The common complaint when it comes to placement agents is that they’ll only take on fundraising assignments when it serves them, and usually that means there needs to be in excess of $150 million of capital being raised. Who can blame them? For a large agency with multiple advisors, the 2% commission most charge needs to be applied to something substantive in order to be worthwhile. Ultimately, that leaves buyout shops that are looking for less either out in the cold or pressured to seek out more capital than they can comfortably put to work.
Daniel Levinson wants to fill the gap. The former BerchWood Partners exec has recently launched Pine Ridge Advisors LLC, a one-man shop that because of its low overhead will be able to take on assignments below most agencies’ minimum threshold. “I’ll be targeting fund sizes anywhere from $150 million to $600 million, where the sponsors are looking to incrementally raise anywhere from $40 million to $150 million of fresh capital,” he said.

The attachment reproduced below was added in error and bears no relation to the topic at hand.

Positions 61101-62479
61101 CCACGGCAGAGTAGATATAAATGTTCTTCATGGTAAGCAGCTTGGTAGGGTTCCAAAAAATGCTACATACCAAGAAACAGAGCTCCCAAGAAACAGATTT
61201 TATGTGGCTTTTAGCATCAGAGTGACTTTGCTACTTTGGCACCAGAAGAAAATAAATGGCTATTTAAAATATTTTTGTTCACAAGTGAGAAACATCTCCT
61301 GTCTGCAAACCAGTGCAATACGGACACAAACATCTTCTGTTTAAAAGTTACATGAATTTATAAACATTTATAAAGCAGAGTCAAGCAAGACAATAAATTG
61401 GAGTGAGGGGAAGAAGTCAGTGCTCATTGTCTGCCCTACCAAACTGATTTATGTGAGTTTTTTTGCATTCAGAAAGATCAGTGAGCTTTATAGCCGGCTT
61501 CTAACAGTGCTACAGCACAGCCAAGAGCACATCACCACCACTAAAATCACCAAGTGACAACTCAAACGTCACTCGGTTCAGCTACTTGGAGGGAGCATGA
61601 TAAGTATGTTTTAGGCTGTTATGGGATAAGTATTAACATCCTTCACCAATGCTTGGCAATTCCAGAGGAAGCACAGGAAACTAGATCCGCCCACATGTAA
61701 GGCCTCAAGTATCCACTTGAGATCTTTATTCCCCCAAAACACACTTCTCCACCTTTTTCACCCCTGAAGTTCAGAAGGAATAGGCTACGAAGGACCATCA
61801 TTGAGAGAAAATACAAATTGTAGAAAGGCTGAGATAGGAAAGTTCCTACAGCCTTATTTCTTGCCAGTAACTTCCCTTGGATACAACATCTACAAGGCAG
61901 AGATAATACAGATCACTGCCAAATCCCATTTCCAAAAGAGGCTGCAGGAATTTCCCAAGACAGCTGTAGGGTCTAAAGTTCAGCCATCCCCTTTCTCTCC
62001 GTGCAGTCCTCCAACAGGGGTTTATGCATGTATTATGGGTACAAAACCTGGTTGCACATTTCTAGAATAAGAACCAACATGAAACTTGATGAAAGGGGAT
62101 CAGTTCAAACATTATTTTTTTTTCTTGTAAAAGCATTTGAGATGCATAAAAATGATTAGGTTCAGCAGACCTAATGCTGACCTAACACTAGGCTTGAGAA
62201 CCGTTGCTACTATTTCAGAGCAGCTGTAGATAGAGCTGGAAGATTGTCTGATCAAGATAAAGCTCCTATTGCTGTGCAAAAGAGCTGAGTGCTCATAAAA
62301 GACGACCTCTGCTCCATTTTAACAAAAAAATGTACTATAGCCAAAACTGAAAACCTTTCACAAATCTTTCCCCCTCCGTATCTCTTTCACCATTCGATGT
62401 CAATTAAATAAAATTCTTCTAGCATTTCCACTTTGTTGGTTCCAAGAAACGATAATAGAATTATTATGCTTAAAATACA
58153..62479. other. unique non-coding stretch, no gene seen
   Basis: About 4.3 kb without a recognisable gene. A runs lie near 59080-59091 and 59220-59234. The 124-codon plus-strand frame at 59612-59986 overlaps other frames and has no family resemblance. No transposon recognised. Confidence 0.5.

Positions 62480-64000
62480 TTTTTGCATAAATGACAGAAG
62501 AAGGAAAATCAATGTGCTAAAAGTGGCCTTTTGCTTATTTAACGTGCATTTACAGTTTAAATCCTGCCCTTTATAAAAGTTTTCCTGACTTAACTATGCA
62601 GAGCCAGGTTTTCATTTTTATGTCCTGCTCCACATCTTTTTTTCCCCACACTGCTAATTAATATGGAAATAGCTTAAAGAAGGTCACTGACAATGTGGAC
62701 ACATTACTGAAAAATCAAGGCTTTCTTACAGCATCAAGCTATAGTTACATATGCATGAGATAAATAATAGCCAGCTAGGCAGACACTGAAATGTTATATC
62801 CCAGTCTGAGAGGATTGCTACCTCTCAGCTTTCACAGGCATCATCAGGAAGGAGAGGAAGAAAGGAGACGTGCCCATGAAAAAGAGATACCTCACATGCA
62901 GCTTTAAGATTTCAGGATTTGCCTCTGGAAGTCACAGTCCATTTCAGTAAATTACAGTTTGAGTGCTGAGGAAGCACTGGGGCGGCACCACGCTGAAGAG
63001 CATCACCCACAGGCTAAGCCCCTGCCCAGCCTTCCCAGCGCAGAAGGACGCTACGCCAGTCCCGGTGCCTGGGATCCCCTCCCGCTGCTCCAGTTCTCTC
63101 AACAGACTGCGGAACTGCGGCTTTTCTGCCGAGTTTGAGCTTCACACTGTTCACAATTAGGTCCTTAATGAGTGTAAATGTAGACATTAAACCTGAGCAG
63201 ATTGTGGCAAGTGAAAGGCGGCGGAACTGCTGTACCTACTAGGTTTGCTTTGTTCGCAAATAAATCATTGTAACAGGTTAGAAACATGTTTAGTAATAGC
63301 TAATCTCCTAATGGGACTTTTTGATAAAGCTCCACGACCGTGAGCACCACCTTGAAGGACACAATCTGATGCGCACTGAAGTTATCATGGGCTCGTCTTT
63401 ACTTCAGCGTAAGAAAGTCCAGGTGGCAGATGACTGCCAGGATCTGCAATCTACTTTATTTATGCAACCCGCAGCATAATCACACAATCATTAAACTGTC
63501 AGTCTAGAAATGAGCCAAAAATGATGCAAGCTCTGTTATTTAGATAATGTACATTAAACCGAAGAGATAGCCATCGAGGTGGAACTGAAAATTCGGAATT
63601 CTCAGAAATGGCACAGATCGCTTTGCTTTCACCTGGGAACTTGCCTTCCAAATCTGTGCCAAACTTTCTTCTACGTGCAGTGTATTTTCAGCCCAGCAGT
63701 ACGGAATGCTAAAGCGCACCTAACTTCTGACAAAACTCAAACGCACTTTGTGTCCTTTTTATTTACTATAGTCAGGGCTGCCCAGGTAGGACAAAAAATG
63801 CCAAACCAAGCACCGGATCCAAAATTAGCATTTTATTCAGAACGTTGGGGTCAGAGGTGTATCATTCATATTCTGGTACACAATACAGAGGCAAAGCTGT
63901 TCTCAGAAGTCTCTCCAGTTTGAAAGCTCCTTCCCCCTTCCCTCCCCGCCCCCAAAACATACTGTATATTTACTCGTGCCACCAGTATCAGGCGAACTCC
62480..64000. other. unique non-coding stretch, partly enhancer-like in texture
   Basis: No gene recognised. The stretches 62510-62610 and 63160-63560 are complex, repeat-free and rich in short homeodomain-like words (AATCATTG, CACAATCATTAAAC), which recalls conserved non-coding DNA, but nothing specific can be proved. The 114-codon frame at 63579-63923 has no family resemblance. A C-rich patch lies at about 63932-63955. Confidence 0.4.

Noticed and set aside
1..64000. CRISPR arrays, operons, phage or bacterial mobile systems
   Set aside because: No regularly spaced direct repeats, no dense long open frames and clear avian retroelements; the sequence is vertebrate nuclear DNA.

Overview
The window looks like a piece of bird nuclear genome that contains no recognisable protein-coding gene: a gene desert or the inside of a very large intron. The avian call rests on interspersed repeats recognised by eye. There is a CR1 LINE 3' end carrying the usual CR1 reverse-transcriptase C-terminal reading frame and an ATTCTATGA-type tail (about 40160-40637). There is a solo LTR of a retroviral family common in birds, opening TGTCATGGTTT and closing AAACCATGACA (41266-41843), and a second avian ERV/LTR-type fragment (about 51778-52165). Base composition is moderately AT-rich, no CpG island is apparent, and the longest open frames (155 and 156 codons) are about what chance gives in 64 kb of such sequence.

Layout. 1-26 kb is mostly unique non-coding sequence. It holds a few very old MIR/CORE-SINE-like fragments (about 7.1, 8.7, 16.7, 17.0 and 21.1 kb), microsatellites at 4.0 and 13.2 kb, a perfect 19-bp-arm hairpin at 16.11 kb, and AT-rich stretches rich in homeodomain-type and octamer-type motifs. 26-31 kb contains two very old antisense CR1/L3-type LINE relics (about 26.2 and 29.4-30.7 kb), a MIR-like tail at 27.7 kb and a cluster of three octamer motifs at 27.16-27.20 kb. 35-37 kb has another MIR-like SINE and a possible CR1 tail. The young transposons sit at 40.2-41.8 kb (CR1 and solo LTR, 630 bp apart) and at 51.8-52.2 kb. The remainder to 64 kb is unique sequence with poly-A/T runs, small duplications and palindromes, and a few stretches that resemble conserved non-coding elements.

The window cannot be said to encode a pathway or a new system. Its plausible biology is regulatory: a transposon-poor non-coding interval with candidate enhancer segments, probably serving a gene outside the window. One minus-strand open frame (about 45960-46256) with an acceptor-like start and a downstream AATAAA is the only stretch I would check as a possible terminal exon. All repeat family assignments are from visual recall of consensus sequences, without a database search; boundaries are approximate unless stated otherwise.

He added that every situation would be on a “tailored basis” depending on the needs of each individual client. The agency will take on as little as just the up-front work and the product placement of a fund or Pine Ridge could cover everything, soup to nuts, from the product placement to the full fund-marketing effort.
“In the past I’ve noticed a lot of funds, buyout funds in particular, that may have been launching a Roman numeral III or IV fund and had historically done their fundraising in house,” Levinson said. “They’d have a good institutional client base, with a number of re-ups, but they’d need a little help in either putting together the marketing materials or in reaching out to raise some incremental capital. They didn’t need the services of a full blown placement agent… but just a little help opening some doors.”
Levinson is currently talking to a number of groups that fit that mold, although he has yet to procure any clients. He said he is seeing a lot of interest from funds coming from the lower end of the middle market.
Levinson had joined BerchWood in 2001, and while there he most recently worked on funds from Close Brothers and DW Healthcare Partners, both of which closed last year.